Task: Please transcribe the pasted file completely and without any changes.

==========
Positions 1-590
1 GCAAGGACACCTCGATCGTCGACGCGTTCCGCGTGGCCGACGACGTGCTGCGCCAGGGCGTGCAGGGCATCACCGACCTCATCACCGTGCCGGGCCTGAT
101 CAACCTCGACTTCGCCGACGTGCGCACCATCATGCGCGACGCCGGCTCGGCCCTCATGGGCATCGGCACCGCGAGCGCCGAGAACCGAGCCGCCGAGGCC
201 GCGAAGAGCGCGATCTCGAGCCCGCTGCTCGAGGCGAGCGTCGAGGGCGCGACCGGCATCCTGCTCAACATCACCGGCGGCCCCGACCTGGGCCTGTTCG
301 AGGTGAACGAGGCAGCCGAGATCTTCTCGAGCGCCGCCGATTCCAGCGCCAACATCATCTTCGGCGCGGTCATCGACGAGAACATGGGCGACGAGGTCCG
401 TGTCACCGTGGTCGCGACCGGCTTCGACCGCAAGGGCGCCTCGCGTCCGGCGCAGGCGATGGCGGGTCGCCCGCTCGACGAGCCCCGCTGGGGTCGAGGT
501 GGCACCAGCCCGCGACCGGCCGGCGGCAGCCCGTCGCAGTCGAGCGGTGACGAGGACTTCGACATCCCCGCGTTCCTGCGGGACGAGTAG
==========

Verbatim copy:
Positions 1-590
1 GCAAGGACACCTCGATCGTCGACGCGTTCCGCGTGGCCGACGACGTGCTGCGCCAGGGCGTGCAGGGCATCACCGACCTCATCACCGTGCCGGGCCTGAT
101 CAACCTCGACTTCGCCGACGTGCGCACCATCATGCGCGACGCCGGCTCGGCCCTCATGGGCATCGGCACCGCGAGCGCCGAGAACCGAGCCGCCGAGGCC
201 GCGAAGAGCGCGATCTCGAGCCCGCTGCTCGAGGCGAGCGTCGAGGGCGCGACCGGCATCCTGCTCAACATCACCGGCGGCCCCGACCTGGGCCTGTTCG
301 AGGTGAACGAGGCAGCCGAGATCTTCTCGAGCGCCGCCGATTCCAGCGCCAACATCATCTTCGGCGCGGTCATCGACGAGAACATGGGCGACGAGGTCCG
401 TGTCACCGTGGTCGCGACCGGCTTCGACCGCAAGGGCGCCTCGCGTCCGGCGCAGGCGATGGCGGGTCGCCCGCTCGACGAGCCCCGCTGGGGTCGAGGT
501 GGCACCAGCCCGCGACCGGCCGGCGGCAGCCCGTCGCAGTCGAGCGGTGACGAGGACTTCGACATCCCCGCGTTCCTGCGGGACGAGTAG